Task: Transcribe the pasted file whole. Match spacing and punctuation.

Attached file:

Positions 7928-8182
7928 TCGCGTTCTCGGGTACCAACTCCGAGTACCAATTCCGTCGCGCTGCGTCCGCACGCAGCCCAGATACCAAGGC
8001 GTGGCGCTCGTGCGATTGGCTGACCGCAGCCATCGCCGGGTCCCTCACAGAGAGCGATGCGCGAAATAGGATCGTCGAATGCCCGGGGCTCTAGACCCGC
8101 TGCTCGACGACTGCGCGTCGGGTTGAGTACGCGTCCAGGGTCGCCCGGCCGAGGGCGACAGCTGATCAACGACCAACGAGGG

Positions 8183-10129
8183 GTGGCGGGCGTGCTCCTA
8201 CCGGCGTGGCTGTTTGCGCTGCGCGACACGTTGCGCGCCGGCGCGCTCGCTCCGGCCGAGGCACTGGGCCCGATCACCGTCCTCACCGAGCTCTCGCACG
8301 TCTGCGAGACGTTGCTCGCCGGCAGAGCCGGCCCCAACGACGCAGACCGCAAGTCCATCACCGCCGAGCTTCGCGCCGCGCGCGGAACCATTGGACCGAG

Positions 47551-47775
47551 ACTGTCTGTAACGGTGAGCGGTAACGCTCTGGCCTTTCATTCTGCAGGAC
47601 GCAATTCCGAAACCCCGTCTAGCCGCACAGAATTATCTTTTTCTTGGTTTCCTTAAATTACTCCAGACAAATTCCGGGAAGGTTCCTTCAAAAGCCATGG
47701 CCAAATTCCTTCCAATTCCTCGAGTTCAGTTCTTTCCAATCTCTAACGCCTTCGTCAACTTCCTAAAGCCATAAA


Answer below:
Positions 7928-8182
7928 TCGCGTTCTCGGGTACCAACTCCGAGTACCAATTCCGTCGCGCTGCGTCCGCACGCAGCCCAGATACCAAGGC
8001 GTGGCGCTCGTGCGATTGGCTGACCGCAGCCATCGCCGGGTCCCTCACAGAGAGCGATGCGCGAAATAGGATCGTCGAATGCCCGGGGCTCTAGACCCGC
8101 TGCTCGACGACTGCGCGTCGGGTTGAGTACGCGTCCAGGGTCGCCCGGCCGAGGGCGACAGCTGATCAACGACCAACGAGGG

Positions 8183-10129
8183 GTGGCGGGCGTGCTCCTA
8201 CCGGCGTGGCTGTTTGCGCTGCGCGACACGTTGCGCGCCGGCGCGCTCGCTCCGGCCGAGGCACTGGGCCCGATCACCGTCCTCACCGAGCTCTCGCACG
8301 TCTGCGAGACGTTGCTCGCCGGCAGAGCCGGCCCCAACGACGCAGACCGCAAGTCCATCACCGCCGAGCTTCGCGCCGCGCGCGGAACCATTGGACCGAG

Positions 47551-47775
47551 ACTGTCTGTAACGGTGAGCGGTAACGCTCTGGCCTTTCATTCTGCAGGAC
47601 GCAATTCCGAAACCCCGTCTAGCCGCACAGAATTATCTTTTTCTTGGTTTCCTTAAATTACTCCAGACAAATTCCGGGAAGGTTCCTTCAAAAGCCATGG
47701 CCAAATTCCTTCCAATTCCTCGAGTTCAGTTCTTTCCAATCTCTAACGCCTTCGTCAACTTCCTAAAGCCATAAA